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Kilamite
Apr 3, 2012, 07:35 AM
The subwoofer in my setup is self powered (60 watts) and remains on all the time, unless I remember to switch it off.

I've been wondering how much power I'm wasting when I forget to turn it off. I'm guessing it'll still be using the full 60 watts regardless of no analogue signal. I do have the volume down by about 30% on it.

Who else remembers to switch the subwoofer off?



paulrbeers
Apr 3, 2012, 07:51 AM
The subwoofer in my setup is self powered (60 watts) and remains on all the time, unless I remember to switch it off.

I've been wondering how much power I'm wasting when I forget to turn it off. I'm guessing it'll still be using the full 60 watts regardless of no analogue signal. I do have the volume down by about 30% on it.

Who else remembers to switch the subwoofer off?

I doubt it is using 60 watts at all times, but if you really want to know get a Kill-a-watt and plug your sub into it. It'll let you know how much power it is drawing at any given time and do a cumulative draw until you unplug it. That is your best way to know how much anything draws. You can pick one up for like $20 bucks online. My kill-a-watt has surprised me more often than not. Items in my house I assumed drew a lot of power, really don't and vice versa.

Kilamite
Apr 3, 2012, 08:43 AM
Yeah I think I will get a meter just to see, be useful to have in general.

Thing is, the subwoofer may very well be using near enough 40-50 watts all the time if it is amplifying an analogue signal (it doesn't know when the home cinema is off). A rough calculation suggests it is costing me around 5 extra on power bills if it is consuming a full 60 watts all the time.

Is there any powered subwoofers that turn themselves off based on no analogue signal? Mine might very well do this, but I've had it for 7 years and the manual is long gone and can't find much information about it online.

maturola
Apr 3, 2012, 08:57 AM
I think you are confusing the Amplifier power with Power consumption, 60W is what the Amp is able to output (sound amplification), Subwoofers don't consume near as much power as you think. If you share which subwoofer you are using, we can see what Amp it is, usually a class D Amp had a consumption of 1 or 2 W (or power). That is why is possible to have a "self-power" device.

Turning the Subwooffer off is not necessary, their stand by power is very very small.

Kilamite
Apr 3, 2012, 09:01 AM
Ah ok, this is the model:

http://www.gale.co.uk/storm8.html

Does mention max power consumption of 80 watts though?

maturola
Apr 3, 2012, 09:16 AM
Ah ok, this is the model:

http://www.gale.co.uk/storm8.html

Does mention max power consumption of 80 watts though?

It doesn't really say what Amp is using or the impedance of the Woofer, but on any case, you don't have anything to worry about, if the amp got not signal to amplifie, it is just running on leakage current which very low, there is some residual load but it is very minimal that IMO doesn't worth to shut the device down.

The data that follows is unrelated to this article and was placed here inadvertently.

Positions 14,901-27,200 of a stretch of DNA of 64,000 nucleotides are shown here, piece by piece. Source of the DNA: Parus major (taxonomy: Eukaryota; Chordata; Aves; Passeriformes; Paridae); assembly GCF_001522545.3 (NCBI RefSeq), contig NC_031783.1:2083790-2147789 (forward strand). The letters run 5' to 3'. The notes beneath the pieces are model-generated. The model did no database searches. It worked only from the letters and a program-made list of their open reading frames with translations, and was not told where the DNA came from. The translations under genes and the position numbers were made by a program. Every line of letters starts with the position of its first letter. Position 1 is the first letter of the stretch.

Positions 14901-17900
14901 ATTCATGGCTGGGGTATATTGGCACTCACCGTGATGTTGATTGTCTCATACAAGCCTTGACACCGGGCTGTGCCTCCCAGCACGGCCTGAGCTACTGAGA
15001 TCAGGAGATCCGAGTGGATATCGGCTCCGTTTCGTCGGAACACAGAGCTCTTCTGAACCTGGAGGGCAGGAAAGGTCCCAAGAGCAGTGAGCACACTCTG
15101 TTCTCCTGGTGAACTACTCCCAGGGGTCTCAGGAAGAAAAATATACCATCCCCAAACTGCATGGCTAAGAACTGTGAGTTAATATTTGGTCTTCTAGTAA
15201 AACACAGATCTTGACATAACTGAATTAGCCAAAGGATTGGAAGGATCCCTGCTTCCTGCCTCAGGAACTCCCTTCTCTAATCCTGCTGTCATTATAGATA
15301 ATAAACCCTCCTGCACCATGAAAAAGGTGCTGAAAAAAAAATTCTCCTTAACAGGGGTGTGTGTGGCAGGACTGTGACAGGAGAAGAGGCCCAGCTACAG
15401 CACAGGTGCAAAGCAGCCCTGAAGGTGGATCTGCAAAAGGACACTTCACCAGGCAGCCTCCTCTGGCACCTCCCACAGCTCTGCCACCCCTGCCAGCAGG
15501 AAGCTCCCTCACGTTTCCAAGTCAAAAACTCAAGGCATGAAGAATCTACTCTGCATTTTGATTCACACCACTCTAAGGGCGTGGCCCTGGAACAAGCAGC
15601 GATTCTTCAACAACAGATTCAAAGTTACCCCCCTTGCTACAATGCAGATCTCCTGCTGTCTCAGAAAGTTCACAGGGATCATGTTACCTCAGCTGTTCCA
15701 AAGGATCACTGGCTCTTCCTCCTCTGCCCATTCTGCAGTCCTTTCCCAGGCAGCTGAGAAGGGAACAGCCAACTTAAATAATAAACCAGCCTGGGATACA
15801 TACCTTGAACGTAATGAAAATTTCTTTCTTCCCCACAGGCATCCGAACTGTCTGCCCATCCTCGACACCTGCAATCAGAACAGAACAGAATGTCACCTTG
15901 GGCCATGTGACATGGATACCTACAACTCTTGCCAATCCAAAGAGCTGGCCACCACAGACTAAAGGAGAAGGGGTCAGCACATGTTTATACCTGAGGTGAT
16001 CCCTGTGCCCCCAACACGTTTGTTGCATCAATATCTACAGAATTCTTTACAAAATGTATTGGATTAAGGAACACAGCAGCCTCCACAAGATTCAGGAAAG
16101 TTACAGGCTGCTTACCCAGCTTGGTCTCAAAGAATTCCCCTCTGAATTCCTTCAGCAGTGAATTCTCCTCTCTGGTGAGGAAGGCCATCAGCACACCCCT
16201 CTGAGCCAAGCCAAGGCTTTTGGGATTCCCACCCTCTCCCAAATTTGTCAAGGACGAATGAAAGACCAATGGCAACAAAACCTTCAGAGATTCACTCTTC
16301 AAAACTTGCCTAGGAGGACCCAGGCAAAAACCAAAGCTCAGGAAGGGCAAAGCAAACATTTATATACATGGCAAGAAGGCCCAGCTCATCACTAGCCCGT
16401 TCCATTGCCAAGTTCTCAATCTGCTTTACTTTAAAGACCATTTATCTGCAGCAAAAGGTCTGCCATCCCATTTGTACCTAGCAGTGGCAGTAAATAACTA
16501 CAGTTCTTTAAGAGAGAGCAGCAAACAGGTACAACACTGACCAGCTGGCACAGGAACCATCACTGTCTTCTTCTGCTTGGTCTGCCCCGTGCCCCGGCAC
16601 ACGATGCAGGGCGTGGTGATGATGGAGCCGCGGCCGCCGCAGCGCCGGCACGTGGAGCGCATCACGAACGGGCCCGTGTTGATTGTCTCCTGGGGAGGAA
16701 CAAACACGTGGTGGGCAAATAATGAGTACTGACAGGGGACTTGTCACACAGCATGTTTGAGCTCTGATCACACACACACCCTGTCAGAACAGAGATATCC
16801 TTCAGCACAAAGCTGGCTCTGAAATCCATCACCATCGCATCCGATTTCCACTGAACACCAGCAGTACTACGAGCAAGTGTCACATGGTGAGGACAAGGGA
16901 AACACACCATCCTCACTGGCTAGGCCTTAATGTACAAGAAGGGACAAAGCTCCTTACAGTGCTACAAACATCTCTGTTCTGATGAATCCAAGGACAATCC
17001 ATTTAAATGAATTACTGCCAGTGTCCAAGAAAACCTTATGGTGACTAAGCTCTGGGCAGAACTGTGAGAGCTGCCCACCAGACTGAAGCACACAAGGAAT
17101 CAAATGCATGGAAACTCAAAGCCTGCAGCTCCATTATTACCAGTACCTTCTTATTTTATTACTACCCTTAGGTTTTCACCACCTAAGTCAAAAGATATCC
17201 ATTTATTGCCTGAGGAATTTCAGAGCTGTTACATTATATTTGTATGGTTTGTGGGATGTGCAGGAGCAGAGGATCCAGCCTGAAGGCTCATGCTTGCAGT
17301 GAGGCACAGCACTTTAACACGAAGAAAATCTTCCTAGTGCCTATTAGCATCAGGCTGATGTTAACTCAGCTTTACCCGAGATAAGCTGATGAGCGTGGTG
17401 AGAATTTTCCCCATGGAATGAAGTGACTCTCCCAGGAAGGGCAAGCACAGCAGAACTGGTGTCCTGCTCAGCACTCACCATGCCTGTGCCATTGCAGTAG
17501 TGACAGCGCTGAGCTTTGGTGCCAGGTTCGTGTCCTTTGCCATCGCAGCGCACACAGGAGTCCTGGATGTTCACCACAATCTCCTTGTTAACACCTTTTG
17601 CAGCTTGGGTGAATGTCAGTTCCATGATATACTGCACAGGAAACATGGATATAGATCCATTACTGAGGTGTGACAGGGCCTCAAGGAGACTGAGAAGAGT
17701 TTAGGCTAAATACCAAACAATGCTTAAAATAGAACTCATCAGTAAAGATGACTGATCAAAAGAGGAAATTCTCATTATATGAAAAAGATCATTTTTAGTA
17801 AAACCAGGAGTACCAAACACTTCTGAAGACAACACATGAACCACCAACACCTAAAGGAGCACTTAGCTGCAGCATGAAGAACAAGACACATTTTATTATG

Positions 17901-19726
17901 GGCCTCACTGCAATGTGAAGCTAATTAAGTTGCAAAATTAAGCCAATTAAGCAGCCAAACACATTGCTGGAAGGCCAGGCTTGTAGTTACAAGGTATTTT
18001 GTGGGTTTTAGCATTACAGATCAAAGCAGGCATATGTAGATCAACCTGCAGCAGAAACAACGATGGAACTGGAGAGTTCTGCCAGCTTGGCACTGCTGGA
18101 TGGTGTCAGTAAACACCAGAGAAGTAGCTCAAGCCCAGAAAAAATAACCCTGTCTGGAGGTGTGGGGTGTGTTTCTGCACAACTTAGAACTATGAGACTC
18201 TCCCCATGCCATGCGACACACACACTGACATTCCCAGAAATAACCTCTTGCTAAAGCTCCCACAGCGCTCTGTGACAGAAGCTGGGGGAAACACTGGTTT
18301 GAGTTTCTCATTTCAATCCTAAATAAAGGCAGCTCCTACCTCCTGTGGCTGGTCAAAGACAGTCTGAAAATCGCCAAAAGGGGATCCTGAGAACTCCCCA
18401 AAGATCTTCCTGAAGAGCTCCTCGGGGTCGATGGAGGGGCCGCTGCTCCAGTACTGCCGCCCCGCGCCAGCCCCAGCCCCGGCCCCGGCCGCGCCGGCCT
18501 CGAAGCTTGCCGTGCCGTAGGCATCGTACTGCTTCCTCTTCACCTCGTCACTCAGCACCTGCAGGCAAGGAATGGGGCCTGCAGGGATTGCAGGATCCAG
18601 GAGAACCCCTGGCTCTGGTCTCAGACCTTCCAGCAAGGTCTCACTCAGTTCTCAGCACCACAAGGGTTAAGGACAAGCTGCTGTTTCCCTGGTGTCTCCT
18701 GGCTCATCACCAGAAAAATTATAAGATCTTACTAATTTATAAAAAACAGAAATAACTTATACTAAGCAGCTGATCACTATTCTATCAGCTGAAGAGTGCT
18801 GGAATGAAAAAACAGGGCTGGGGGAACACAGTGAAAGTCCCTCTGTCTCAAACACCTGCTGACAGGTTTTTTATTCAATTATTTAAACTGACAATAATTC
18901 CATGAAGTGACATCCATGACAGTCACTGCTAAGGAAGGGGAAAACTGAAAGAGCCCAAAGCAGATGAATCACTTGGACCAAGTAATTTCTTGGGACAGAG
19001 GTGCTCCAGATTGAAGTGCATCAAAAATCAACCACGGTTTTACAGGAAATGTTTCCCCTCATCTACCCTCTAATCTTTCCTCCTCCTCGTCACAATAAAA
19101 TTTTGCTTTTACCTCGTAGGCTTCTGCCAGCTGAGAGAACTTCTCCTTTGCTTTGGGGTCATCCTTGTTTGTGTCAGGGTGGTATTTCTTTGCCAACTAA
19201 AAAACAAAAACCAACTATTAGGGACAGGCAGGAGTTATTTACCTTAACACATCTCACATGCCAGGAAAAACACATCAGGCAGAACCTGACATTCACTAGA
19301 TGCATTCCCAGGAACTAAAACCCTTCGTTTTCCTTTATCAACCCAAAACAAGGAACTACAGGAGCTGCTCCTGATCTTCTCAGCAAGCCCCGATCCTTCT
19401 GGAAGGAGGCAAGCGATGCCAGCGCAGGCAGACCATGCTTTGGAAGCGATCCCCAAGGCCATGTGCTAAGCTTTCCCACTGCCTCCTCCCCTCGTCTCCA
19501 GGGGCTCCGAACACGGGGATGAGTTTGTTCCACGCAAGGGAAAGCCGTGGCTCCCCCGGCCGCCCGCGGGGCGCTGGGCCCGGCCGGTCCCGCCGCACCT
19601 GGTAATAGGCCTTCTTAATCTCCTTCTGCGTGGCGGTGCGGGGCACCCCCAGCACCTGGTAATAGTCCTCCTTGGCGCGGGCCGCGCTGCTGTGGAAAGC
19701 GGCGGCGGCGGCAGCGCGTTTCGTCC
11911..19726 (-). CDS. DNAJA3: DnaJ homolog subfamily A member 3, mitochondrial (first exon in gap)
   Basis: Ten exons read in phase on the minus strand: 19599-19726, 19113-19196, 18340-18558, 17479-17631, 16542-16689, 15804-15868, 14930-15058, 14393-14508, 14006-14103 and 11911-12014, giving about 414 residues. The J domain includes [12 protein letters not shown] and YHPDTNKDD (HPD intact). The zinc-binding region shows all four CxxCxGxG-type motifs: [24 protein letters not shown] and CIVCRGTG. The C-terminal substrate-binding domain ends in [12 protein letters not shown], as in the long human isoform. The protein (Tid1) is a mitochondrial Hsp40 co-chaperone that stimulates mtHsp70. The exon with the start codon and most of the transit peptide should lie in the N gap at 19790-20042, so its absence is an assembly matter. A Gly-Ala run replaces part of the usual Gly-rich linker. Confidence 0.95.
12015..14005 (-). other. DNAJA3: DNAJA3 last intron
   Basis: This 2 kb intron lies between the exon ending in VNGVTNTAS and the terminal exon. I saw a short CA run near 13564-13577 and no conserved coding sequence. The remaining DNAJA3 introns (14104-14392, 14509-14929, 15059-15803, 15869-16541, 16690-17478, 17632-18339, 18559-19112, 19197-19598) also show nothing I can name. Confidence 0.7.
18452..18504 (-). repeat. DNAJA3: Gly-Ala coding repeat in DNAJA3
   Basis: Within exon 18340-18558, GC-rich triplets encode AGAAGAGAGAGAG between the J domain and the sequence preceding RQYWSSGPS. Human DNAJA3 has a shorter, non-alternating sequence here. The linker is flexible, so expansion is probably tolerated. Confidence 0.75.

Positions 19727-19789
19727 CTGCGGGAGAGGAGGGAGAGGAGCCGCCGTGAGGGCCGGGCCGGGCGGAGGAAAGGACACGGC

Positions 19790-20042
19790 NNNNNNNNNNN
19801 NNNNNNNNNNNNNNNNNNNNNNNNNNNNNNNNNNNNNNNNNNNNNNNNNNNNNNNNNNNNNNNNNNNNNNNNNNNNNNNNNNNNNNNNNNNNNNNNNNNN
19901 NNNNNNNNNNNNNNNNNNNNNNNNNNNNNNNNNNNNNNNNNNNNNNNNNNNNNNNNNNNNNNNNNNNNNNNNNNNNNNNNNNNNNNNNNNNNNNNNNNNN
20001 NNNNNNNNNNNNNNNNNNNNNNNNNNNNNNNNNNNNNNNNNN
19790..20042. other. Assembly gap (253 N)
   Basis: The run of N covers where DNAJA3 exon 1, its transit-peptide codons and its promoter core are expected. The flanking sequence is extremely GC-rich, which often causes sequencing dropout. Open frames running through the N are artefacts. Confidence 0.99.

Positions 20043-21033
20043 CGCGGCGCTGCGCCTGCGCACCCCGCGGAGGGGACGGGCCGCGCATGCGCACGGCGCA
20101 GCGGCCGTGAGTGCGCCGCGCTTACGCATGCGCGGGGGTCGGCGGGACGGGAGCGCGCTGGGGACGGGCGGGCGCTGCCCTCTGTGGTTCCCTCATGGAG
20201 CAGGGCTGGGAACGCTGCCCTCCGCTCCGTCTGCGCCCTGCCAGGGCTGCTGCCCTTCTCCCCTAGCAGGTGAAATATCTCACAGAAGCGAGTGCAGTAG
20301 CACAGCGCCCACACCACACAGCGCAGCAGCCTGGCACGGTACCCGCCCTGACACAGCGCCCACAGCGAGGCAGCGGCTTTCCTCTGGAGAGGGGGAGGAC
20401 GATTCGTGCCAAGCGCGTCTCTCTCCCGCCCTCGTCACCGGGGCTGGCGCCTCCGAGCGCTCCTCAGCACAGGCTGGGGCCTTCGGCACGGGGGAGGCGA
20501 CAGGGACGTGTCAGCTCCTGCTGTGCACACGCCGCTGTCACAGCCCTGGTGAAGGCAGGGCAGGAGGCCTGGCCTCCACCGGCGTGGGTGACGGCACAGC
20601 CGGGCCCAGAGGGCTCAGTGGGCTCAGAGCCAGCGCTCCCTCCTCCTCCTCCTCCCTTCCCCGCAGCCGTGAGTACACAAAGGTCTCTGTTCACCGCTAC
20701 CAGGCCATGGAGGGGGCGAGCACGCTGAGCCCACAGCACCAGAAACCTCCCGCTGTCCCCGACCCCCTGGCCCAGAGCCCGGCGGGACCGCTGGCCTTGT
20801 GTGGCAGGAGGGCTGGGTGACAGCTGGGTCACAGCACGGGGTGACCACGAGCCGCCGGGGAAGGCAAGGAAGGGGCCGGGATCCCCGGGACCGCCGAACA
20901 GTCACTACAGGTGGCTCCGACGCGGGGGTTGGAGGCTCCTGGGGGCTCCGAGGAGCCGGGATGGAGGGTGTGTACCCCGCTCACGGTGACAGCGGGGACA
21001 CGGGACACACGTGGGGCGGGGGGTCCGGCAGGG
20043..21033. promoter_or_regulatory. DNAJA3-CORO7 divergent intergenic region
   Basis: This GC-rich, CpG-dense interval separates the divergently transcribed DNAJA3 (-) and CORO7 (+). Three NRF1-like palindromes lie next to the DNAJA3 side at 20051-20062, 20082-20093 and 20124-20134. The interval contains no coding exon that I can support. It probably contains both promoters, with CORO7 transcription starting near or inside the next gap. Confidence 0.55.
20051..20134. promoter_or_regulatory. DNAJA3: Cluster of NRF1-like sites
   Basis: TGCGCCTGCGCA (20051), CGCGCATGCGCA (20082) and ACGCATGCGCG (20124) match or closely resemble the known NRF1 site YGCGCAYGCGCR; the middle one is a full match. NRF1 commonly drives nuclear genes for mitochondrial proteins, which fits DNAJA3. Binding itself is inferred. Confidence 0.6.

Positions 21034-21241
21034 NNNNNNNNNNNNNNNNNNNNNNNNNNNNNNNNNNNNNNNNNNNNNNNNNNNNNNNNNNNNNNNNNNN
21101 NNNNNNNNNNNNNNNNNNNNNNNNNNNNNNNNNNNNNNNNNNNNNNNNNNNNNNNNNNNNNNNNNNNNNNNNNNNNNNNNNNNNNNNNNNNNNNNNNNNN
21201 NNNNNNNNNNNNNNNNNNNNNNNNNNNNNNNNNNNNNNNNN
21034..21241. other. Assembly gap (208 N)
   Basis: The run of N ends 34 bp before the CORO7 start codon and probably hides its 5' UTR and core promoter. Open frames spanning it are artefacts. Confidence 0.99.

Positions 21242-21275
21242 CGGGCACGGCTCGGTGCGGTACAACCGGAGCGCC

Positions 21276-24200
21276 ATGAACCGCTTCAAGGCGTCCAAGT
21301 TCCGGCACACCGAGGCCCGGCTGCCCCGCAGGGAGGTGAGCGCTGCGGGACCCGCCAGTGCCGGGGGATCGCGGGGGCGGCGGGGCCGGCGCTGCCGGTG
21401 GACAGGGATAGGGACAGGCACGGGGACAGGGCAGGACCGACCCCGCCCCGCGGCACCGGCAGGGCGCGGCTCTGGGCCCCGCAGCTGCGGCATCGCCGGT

alFR
Apr 3, 2012, 04:58 PM
With everything in standby/as off as you can make it without unplugging, our living room tv setup (LCD tv, ATV 2, Xbox 360, receiver, speakers, subwoofer, BD player, Freesat DVR) was drawing 90W. I considered that significant enough that I put everything but the satellite box on a power strip (satellite box needs to stay on so the DVR will work) and turn it all off at the wall when we're not using it. YMMV but it's definitely worth checking it out with a meter to see.

emt1
Apr 3, 2012, 05:05 PM
You're over thinking things. Just leave it on. It isn't using that much power.

Kilamite
Apr 3, 2012, 05:10 PM
It doesn't really say what Amp is using or the impedance of the Woofer, but on any case, you don't have anything to worry about, if the amp got not signal to amplifie, it is just running on leakage current which very low, there is some residual load but it is very minimal that IMO doesn't worth to shut the device down.

You're over thinking things. Just leave it on. It isn't using that much power.

Yeah, I was just curious I guess as to how much power it was consuming. With the speaker not actually outputting any sound, it's obvious now that it won't be consuming much power.

Thanks.

scotty2shots
Apr 5, 2012, 05:41 PM
I wondered the same thing when I came home with my powered subwoofer.

have a look at the back of your receiver - mine has an electric socket back there for exactly this situation. I have my powered sub plugged in to the socket on the rear of my receiver - whenever I switch my receiver off, the sub turns off.

Dixon Butz
Apr 5, 2012, 08:30 PM
My 300 watt sub uses 9 watts when idle per the kilowatt meter.

aross99
Apr 5, 2012, 08:49 PM
My receiver didn't have a "switched" outlet, so I got one of those APC surge protectors that allows you to plug in a "master" device, and it turns other outlets off and on when the master device is on. My receiver goes in the master outlet for control.

When I turn on my receiver, the subwoofer turns on. When the receiver turns off, the sub does also...